Tweaking a gene may fix Fragile X syndrome

According to new research clues to Fragile X syndrome may be connected to one single human gene.

Fragile X syndrome is the most common inherited cause of mental retardation and autism and affects 90,000 to 100,000 Americans.

Fragile X syndrome can cause seizures, impaired memory, learning disabilities, hyperactivity, severe mental retardation and accelerated body growth.

It is a genetic disorder caused by mutation of the FMR1 gene on the X chromosome.

Apart from intellectual disability, prominent characteristics of the syndrome include an elongated face, large or protruding ears, flat feet, larger testicles in men and low muscle tone; speech too may be affected and may include cluttered or nervous speech.

Behaviour may include stereotypic movements such as hand-flapping and poor social development, particularly shyness and limited eye contact and some individuals with the fragile X syndrome also meet the diagnostic criteria for autism.

Fragile X syndrome is more common in males often resulting in severe intellectual disability but while most females experience symptoms to a lesser degree they too can develop just as severe symptoms.

There is no current cure for the syndrome which is commonly treated with behavioral therapy, special education, medication, and when necessary, treatment of physical abnormalities.

Researchers at the Picower Institute for Learning and Memory at the Massachusetts Institute of Technology conducted a study using mice and found that with genetic engineering they were able to alter the gene in mice which caused the worst symptoms of Fragile X syndrome.

The researchers say their findings support the theory that many of the symptoms of Fragile X stem come from too much activation of one of the brain's chief network managers, a protein called the metabotropic glutamate receptor or mGluR5.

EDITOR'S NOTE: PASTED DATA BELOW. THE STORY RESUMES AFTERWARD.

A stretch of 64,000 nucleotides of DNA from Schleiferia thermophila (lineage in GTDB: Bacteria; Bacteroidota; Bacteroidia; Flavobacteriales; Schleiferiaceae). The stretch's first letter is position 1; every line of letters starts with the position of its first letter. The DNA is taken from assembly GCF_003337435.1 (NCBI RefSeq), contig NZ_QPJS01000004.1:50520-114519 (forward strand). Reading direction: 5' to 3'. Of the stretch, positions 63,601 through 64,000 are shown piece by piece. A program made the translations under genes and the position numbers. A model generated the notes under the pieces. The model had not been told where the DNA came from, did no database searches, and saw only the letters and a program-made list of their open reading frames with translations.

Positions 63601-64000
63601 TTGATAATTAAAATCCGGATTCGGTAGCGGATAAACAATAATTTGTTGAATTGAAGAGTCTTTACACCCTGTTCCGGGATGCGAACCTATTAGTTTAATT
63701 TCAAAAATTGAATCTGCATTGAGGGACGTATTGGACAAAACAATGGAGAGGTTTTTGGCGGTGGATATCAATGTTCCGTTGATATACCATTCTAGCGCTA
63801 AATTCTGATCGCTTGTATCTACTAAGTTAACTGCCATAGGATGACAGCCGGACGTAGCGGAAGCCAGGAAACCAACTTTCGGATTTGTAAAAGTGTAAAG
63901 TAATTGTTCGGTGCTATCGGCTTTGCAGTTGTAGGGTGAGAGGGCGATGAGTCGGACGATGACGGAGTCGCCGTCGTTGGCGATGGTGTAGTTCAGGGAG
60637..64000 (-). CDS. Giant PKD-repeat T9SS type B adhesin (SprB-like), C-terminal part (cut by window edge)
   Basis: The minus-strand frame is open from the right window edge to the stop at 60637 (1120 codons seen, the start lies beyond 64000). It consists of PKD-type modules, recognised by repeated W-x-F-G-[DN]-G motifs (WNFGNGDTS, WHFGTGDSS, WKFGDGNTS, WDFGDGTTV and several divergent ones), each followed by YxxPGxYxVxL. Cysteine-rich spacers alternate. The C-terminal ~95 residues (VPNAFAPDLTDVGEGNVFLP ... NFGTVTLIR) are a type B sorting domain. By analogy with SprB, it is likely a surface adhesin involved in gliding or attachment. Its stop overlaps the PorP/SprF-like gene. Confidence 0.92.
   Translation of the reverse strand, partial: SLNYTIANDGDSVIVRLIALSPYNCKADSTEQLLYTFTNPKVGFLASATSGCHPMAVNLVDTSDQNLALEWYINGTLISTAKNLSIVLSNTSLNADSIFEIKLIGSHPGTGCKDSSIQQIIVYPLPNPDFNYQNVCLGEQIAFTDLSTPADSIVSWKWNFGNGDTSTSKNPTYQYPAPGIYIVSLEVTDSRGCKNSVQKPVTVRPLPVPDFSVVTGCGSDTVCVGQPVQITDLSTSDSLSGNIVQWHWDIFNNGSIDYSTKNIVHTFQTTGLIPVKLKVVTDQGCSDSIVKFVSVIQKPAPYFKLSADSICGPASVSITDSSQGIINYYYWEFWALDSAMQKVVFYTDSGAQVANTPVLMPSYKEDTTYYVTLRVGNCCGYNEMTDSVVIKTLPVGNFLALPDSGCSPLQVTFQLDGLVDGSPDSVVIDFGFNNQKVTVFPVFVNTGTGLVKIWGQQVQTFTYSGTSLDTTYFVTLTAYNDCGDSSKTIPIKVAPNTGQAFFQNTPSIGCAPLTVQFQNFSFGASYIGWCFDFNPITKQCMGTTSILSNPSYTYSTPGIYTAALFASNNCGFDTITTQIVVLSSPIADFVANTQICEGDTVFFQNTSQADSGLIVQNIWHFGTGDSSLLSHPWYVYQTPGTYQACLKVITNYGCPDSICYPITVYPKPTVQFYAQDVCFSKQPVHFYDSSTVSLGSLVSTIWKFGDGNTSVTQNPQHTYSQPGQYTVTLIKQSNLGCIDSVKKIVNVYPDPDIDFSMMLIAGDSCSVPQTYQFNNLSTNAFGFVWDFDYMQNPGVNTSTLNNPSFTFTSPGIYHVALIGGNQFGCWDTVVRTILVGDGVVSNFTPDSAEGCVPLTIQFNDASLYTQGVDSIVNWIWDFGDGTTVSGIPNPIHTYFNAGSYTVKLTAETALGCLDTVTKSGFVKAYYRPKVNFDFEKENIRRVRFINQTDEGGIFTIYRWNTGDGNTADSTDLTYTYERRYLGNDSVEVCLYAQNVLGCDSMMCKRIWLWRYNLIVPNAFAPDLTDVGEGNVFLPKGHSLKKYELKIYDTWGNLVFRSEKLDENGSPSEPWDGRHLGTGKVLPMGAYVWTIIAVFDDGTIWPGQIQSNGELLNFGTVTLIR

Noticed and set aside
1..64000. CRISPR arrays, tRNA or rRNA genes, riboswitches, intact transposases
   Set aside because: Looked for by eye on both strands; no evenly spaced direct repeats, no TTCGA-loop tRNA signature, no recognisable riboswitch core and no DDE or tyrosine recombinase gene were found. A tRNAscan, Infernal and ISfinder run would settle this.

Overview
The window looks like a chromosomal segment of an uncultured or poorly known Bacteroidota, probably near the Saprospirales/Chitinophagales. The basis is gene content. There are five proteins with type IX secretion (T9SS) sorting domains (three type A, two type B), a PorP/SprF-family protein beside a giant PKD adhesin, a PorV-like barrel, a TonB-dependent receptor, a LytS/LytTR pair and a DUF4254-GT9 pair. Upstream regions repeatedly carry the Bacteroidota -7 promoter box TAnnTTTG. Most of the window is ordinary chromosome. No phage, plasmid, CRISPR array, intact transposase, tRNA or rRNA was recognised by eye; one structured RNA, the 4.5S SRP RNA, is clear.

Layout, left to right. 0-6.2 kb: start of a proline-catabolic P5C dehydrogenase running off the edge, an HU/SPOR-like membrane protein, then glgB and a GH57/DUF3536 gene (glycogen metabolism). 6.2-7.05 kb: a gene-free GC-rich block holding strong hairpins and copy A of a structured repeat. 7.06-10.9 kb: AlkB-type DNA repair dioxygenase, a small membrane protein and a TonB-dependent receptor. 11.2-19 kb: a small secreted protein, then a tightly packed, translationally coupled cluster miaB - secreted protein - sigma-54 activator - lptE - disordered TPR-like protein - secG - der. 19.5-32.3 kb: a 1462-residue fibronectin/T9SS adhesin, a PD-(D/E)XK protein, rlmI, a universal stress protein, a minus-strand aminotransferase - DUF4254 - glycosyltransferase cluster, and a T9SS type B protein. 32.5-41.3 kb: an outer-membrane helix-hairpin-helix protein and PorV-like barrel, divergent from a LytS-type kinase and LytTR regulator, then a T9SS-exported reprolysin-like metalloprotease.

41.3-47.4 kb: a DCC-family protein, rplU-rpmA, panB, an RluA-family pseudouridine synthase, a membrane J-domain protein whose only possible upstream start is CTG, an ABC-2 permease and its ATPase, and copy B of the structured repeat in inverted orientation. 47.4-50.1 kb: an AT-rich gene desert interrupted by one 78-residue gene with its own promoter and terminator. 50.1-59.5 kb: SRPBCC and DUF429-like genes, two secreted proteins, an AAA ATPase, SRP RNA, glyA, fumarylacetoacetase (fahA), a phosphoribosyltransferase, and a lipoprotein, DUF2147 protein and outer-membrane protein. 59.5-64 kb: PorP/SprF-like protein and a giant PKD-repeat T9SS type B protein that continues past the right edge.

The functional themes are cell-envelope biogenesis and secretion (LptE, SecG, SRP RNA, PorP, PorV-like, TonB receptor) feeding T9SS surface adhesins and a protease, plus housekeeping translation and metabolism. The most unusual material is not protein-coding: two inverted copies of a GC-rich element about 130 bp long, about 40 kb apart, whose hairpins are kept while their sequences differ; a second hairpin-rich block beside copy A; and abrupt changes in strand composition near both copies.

FMRP and mGluR5 control one another and when a mutation cuts out FMRP, mGluR5 signals run rampant.

The researchers discovered that by reducing levels of mGluR5 in the brains of mice, many symptoms of Fragile X syndrome were also reduced and they suggest that some experimental drugs could have the same effect.

The researchers have also conducted experiments with a drug called MPEP which interferes with mGluR5, for a variety of conditions, including drug addiction and anxiety.

Lead author Professor Mark Bear says their findings have major therapeutic implications for Fragile X syndrome as well as autism.

Professor Bear says if the new drug is proved to be safe the first trials would be in adults with Fragile X, however maximum benefit could be expected if treatment is begun early in life.

He says the ultimate goal would be to have the drug approved for use in affected children.

Experts advise those with the fragile X syndrome in their family histories to seek genetic counseling to assess the likelihood of having children who are affected, and how severe any impairments may be in affected descendants.

The study is published in the December 20, 2007, issue of the journal Neuron.

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